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Sunday, January 3, 2010

Holy Week Beliefs and Practices

Beliefs

       Varied religious beliefs and practices are related to the Holy Week in this community. These are handed down from one generation to another by word of mouth. Some are reasonable and justifiable but others are out of place. Practically, those which are already found to be unfounded were already discarded by the new generation.
       During the Spanish regime people believed that they can eat meat during the Fridays of lent and on Good Friday if they have the Santa Bola which can be bought from the Spanish authorities. This is not true during our time.
       At present the church advocates fasting and abstinence during Ash Wednesday, Fridays of Lent and Good Friday for all Catholics except those who are sick, invalid and 60 years old and over.
The old folks in this community also believed that fruit bearing trees would be shaken when the church bells ring on Holy Saturday so that they would bear much fruit. Children who were quite stunted in growth were held by their elders and lifted up and shaken so that they would grow taller and bigger. Old folks also prohibited children to bathe on Good Friday for fear of getting sick.
Babaylans and quack doctors found Good Friday a busy day for them as they went to the caves and mountain to get herbs and bark of trees which they needed for their medicine. It was believed that the medicine was potent if taken on that particular day.
      These beliefs may sound quaint to the young generation, but those were religiously followed by the folks of long ago.

Some Holy Week Practices

      Since the Philippines was colonized by Spain, the people in the whole archipelago embraced Christianity. Churches were constructed in the parishes and people started strengthening their religious faith.
      Religious practices introduced by the Spanish priests were handed down from generation to generation. One of them is the construction of 14 Capilyas or makeshift or improvised chapel in strategic places in the town following the route of the procession.           These 14 capilyas represent the 14 stations undergone by Jesus Christ in his passion and death in Mt. Calvary. Each capilya depicts the station in the Way of the Cross.
       In this community the route of the procession is from the church to Libo-on Street, Magallanes, Maximo, Exaltacion, Magtanong, Alvior, Plaza Libertad and back to church. After the procession, people of all ages, and sex retrace the route of the procession several times until midnight as they eat peanuts, watermelon and other edibles. Young men and women together exchange conversation and laugh to their hearts’ content until midnight. The town plaza becomes a little Luneta with a sea of faces.
       There is a sort of merrymakings on street corners. Laughter and peoples’ voices fill the air. In many towns in the province this practice has been stopped, but loyal Alimodiananons feel that young generation will have to experience the joy and fun going around the capilyas as many times as they want so they can say that “Holy Week” was well observed.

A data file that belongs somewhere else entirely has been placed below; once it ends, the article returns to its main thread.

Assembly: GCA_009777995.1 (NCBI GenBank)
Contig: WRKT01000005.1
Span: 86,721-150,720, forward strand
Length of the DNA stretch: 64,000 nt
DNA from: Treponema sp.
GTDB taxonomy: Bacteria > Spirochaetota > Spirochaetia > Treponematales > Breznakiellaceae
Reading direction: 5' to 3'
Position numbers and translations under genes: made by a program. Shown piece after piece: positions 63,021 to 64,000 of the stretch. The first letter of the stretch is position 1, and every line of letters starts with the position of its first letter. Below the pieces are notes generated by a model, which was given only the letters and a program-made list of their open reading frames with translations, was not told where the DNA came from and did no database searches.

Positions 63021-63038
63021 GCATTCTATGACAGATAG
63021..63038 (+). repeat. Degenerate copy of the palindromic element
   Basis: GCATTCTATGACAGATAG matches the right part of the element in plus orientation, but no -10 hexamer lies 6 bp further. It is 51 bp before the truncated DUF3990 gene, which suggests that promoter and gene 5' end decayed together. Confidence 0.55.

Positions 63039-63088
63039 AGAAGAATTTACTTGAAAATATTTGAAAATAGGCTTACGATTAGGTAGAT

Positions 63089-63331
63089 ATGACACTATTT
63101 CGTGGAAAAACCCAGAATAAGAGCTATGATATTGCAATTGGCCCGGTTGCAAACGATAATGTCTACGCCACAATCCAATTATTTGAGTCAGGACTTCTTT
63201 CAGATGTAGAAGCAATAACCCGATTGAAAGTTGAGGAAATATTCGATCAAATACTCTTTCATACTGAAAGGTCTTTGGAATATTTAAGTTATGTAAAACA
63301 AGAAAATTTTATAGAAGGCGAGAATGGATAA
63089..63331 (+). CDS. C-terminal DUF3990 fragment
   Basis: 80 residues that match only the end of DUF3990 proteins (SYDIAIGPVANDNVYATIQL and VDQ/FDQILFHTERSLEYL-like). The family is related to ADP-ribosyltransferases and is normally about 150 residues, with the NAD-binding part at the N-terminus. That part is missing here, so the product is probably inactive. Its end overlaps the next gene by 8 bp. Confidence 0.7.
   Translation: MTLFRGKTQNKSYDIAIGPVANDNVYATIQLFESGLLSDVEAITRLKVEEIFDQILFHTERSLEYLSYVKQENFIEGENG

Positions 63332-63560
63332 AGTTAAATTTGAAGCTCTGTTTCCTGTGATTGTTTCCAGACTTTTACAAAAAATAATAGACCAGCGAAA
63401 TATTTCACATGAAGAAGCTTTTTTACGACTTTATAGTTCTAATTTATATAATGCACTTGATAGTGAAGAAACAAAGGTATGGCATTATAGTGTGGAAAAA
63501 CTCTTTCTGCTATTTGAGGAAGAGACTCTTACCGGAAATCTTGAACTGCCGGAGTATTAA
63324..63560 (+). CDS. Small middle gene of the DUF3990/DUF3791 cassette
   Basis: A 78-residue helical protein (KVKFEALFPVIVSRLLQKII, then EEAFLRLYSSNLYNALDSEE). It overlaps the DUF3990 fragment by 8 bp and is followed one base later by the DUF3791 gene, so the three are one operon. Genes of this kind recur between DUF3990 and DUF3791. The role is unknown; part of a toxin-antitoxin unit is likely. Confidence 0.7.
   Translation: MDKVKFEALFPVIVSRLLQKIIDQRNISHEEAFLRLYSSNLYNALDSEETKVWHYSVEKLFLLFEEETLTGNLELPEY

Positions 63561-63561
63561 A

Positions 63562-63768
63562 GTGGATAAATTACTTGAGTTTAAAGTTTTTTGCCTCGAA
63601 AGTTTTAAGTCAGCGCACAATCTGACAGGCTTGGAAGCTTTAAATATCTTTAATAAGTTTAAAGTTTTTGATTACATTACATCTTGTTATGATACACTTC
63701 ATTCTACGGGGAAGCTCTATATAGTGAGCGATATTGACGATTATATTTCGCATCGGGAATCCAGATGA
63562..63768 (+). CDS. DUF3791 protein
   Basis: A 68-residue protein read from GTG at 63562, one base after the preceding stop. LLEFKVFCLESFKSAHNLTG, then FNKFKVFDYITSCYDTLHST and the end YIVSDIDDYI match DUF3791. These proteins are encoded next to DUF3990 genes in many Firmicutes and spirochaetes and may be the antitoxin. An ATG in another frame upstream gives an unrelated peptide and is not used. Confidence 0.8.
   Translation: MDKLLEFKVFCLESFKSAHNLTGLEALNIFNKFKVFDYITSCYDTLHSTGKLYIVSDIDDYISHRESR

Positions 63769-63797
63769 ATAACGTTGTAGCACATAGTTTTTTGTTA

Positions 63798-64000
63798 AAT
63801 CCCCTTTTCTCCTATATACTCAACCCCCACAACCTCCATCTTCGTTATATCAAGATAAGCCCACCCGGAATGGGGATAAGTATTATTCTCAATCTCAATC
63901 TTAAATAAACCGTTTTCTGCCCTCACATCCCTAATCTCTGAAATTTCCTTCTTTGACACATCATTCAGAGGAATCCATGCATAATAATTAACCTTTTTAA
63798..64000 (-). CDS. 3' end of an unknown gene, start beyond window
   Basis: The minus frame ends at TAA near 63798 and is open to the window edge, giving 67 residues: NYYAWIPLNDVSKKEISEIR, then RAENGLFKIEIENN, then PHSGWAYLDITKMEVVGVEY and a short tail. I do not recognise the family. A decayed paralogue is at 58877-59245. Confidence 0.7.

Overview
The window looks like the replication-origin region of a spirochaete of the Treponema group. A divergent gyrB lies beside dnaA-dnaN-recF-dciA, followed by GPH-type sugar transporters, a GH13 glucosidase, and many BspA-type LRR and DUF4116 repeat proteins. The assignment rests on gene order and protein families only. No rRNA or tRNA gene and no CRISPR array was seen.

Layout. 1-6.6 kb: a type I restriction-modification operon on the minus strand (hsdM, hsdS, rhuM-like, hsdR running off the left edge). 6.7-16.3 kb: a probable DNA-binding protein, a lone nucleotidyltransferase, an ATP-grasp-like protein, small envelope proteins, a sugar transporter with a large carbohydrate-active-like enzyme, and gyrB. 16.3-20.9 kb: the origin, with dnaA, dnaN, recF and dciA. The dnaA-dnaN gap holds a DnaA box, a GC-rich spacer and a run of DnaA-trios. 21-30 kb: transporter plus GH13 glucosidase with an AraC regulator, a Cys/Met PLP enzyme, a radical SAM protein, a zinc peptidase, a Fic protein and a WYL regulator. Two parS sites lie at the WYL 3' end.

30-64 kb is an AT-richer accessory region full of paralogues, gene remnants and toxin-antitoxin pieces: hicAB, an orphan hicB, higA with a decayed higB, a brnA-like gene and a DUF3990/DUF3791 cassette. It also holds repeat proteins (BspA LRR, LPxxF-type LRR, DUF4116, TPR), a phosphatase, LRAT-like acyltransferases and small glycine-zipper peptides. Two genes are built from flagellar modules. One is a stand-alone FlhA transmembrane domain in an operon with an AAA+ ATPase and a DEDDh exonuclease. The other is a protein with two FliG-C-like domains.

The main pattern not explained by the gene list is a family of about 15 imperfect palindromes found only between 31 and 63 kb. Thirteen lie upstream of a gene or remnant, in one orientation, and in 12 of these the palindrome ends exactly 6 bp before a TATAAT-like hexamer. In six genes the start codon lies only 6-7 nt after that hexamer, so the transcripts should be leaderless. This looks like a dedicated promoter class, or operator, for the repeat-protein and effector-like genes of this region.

This practice is the exact opposite of what the church wants people to do. Lay leaders of the church have attempted to alter the practice but to no avail as it are much easier to amend a law rather than the custom which has long been practiced by the people.
At present the practice of having a procession on Holy Thursday is against the church liturgy, but upon the insistence of the people, there is procession on both Holy Thursdays and Good Friday.


Bitay and Resplandor

         Easter Sunday is the greatest celebration in the whole Christendom. The people are awakened early by the pealing of bells beckoning the faithful to church to attend the early mass. The church is full and crowded with people from all walks of life.
        When the mass is over all men follow the image of the resurrected Christ as they take the right turn from the church. A young man clad in barong tagalog carries the church banner. The women group follow the image of Virgin Mary and take the road on the northern side of the plaza. The two groups – meet in front of the Plaza where the Easter Sunday ceremony is performed.
        The Bitay which corresponds to an angel who was seen on the tomb of Jesus, rides up on a carriage which takes the shape of star, comet, flower or any shape or motif that the family so desires. The image of Virgin Mary, whose head is covered with a black veil, is brought near the Bitay and she begins to recite and sing the age-old ballad and song which I will include in the later blogs.
When the angel or Bitay has finished delivering her speech, she removes the black veil on the head of Virgin Mary which she later returns to the priest.
         It is the Resplandor’s turn to deliver his discourse, cursing Judas for selling Jesus to his captors, when the Bitay is through reciting. An effigy of Judas’s figure is made to move when his name is mentioned by the Resplandor. This makes the spectators laugh.
        At the end of the speech of the Resplandor the effigy of Judas is burned to depict hatred of the people to Judas. Then the whole congregation returns to church amidst loud pealing of church bells, march music of the band and rejoicing of the people.

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